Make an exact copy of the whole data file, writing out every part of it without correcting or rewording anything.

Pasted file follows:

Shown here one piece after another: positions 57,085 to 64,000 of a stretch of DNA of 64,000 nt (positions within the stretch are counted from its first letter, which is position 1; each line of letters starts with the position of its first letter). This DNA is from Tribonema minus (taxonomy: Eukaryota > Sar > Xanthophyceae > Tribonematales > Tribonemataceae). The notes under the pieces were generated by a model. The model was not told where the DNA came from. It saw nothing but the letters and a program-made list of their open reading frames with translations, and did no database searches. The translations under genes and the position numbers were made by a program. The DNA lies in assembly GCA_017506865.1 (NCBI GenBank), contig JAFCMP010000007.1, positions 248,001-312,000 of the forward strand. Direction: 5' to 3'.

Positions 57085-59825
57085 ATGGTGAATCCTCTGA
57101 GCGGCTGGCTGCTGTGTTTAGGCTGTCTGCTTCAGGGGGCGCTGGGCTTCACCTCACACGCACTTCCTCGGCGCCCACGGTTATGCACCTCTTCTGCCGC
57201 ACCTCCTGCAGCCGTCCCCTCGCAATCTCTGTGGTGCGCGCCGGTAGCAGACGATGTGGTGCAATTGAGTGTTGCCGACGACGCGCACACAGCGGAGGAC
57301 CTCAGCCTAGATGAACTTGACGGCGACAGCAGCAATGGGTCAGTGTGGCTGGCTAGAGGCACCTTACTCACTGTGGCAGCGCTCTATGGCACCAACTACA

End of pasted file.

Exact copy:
Shown here one piece after another: positions 57,085 to 64,000 of a stretch of DNA of 64,000 nt (positions within the stretch are counted from its first letter, which is position 1; each line of letters starts with the position of its first letter). This DNA is from Tribonema minus (taxonomy: Eukaryota > Sar > Xanthophyceae > Tribonematales > Tribonemataceae). The notes under the pieces were generated by a model. The model was not told where the DNA came from. It saw nothing but the letters and a program-made list of their open reading frames with translations, and did no database searches. The translations under genes and the position numbers were made by a program. The DNA lies in assembly GCA_017506865.1 (NCBI GenBank), contig JAFCMP010000007.1, positions 248,001-312,000 of the forward strand. Direction: 5' to 3'.

Positions 57085-59825
57085 ATGGTGAATCCTCTGA
57101 GCGGCTGGCTGCTGTGTTTAGGCTGTCTGCTTCAGGGGGCGCTGGGCTTCACCTCACACGCACTTCCTCGGCGCCCACGGTTATGCACCTCTTCTGCCGC
57201 ACCTCCTGCAGCCGTCCCCTCGCAATCTCTGTGGTGCGCGCCGGTAGCAGACGATGTGGTGCAATTGAGTGTTGCCGACGACGCGCACACAGCGGAGGAC
57301 CTCAGCCTAGATGAACTTGACGGCGACAGCAGCAATGGGTCAGTGTGGCTGGCTAGAGGCACCTTACTCACTGTGGCAGCGCTCTATGGCACCAACTACA